Verdura, The Jewelry Line that Launched Ships in Search of Sea Shells

By | Fashion and Accessories History |

Someone once said “it’s not what you know, it’s who you know”. Well, in the case of Verdura jewely it is a little bit of both.  Being born a Duke and meeting Coco Chanel most certainly helped Fulco di Verdura, but his art is undeniable.  I enjoy the line even today. Their jewely is a thing of beauty, based mostly on his old designs created while he was living as well as antique pieces. What’s not to love? Okay, the price may fall into the what not to love, as I was reminded recently at an auction. An iconic shell design, which was estimated at much lower, went for $80,000.  That is a house to many people in today’s economy. But before we freak out, let’s enjoy the art of the pieces. As they say there is no charge to look-well that depends sometimes on what you are looking at, but anyway…It did have just everything right. Created in 1972, a very iconic work with the precious stones and shell, and it had a letter.

John Moran Auctioneer image. Verdura letter.

Fulco was born in 1898 in Sicily and his interests are chronicled on Verdura jewelry’s vibrant image filled about us page. The history found on the company’s website is worth the look!  Now if you find it hard to relate to his opulent upbringing you may not be alone. However, his work has stood the test of time and you really can’t buy his kind of talent.

Coco Chanel in Fulco’s Maltese Cuff design. Man Ray Image.

Fulco was not known at all in the world of fashion design, until he met Coco Chanel. She saw something in him and fostered his talent by hiring him to work with her on textiles. However, as you can probably guess he sort of rebuilt her jewelry line.  Love her iconic maltese cross cuffs? Yeah those were Verdura!  They worked together from the 1920s-1934, per the Verdura website. There is a whole lore about her asking him to create pieces from jewelry collected from her past beaus.  Maybe that is how it all started, sitting in Coco’s amazing apartment tinkering with jewelry together?  However, there is no mistaking that his Maltese crosses were based on his love and study of art history, especially Renaissance art.  This combined with Coco Chanel’s design aesthetic and polish led to the creation of the magical maltese cuff. They traveled Europe for inspiration together and settled on the Maltese cross as a point of departure. 


Platinum, made in 1967 Verdura. Scratch numbers ”C1906”, the camel body set with a baroque cultured pearls, full-cut round diamonds, yellow sapphire and ruby bead camel brooch. John Moran Auction image.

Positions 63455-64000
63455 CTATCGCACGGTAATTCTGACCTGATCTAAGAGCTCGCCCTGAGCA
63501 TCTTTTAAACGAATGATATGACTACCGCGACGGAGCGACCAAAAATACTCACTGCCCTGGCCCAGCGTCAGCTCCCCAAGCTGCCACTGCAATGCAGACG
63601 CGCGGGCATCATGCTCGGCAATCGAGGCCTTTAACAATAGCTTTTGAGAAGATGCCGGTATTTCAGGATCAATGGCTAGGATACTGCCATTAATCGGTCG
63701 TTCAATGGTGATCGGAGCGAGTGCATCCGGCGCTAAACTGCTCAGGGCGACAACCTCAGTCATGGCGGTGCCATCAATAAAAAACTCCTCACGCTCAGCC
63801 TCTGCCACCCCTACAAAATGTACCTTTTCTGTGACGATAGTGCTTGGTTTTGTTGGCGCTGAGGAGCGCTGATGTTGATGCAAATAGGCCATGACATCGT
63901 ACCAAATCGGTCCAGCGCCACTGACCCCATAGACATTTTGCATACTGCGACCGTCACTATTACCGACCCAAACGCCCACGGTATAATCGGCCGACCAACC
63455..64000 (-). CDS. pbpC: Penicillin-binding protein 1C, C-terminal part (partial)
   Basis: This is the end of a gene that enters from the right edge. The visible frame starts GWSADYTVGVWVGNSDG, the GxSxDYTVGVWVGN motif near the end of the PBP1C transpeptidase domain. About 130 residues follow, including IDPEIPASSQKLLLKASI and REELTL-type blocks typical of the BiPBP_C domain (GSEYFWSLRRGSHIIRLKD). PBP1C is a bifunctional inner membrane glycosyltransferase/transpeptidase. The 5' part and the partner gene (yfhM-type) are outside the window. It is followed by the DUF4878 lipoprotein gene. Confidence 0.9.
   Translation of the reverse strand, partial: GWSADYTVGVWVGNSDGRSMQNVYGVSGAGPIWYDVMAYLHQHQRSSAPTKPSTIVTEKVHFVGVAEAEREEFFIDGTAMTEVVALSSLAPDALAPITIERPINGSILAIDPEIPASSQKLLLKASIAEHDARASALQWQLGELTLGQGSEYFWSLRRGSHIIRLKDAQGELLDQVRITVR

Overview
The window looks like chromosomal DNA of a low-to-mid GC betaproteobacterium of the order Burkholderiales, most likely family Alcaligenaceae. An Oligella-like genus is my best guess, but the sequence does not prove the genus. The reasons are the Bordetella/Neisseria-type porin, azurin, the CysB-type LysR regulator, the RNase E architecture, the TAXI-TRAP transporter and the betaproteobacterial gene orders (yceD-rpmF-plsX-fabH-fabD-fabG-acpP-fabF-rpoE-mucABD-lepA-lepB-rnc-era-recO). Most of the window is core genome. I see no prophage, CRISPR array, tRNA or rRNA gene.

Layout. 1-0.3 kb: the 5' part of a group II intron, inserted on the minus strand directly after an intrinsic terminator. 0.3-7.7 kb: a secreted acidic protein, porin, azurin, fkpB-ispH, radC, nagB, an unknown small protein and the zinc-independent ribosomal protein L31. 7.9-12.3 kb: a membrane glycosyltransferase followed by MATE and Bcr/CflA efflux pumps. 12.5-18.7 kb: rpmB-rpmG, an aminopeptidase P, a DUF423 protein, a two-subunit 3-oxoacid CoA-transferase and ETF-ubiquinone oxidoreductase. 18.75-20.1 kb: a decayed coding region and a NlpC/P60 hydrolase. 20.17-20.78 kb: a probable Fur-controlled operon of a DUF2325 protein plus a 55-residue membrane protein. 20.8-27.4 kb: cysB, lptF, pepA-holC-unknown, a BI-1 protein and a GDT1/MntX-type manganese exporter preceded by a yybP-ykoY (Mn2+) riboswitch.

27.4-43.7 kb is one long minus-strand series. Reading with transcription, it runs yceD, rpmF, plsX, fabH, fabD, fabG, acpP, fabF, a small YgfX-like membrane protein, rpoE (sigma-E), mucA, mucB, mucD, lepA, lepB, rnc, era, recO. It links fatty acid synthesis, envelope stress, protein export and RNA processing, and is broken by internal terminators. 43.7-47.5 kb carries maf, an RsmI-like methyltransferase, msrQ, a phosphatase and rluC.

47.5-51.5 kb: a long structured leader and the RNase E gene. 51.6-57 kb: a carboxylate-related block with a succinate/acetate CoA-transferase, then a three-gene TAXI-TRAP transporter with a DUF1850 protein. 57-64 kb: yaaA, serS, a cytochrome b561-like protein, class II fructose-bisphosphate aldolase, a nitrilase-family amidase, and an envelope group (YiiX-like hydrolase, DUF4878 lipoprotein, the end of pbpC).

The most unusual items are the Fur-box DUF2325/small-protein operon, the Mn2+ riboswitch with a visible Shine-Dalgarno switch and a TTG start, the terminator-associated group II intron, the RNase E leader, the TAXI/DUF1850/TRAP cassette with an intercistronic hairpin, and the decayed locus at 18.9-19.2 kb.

Why is Verdura important to the history of jewelry design in the United States? 


That brings us to our shells and his NYC store. Verdura is known as sort American jewelry royalty. We claim Verdura because in 1939, he transplanted to NYC were he opened his first jewelry store.  As he is reported to have said, he was inspired by his breaking away from his past: “There was no past for me here”(http://www.verdura.com/American).  His designs quickly caught on and he became a popular choice for the stars. Garbo was a dedicated admirer of Verdura jewelry.  He spread his wings to the west cost and started making jewelry for a well known designer Paul Flato.

Fulco worked until 1973, this is where our 71 pin/necklace comes into play. It was designed and produced while he was still alive and working at Verdura.  He passed away in 1978.  The demand for anything produced before 73 is thus higher!  The company was purchased by a longtime admirer and continued the rich tradition with such guidelines and attention to their vintage line.  The above image is  a Verdura Sketch of the famous Emerald Scarf Necklace designed for Dorothy Paley in 1941.

Shells Glorious Shells:

When he purchased shells from the Museum of Natural History he sort of changed jewelry design history.  The use of sort of earthy non precious elements with fine stones that we often see juxtaposed began with his shells. He mixed fine stones with these sea creatures, filling them with beautiful and expensive elements.  Others later followed suit after this line became so popular and desired!  I think this is also something that has both inspired my work and jewelry choices. There is a certain poetry to abandoning the conventional monetary notions of natural stones and elements and letting go to create a final successful product. It is poetic that someone born with so much, could appreciated this juxtaposition of simple objects with the “fine”.  

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